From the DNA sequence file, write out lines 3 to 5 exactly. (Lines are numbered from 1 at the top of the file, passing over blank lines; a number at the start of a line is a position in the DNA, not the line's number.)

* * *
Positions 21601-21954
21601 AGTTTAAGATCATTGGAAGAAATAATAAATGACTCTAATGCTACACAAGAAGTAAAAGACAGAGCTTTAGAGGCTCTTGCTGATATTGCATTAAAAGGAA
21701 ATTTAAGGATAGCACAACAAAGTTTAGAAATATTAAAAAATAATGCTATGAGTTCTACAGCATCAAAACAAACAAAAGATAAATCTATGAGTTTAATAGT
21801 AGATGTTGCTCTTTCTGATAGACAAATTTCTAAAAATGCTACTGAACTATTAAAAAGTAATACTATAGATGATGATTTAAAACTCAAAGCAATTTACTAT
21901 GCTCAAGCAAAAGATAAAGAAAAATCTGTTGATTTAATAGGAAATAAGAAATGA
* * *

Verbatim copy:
21701 ATTTAAGGATAGCACAACAAAGTTTAGAAATATTAAAAAATAATGCTATGAGTTCTACAGCATCAAAACAAACAAAAGATAAATCTATGAGTTTAATAGT
21801 AGATGTTGCTCTTTCTGATAGACAAATTTCTAAAAATGCTACTGAACTATTAAAAAGTAATACTATAGATGATGATTTAAAACTCAAAGCAATTTACTAT
21901 GCTCAAGCAAAAGATAAAGAAAAATCTGTTGATTTAATAGGAAATAAGAAATGA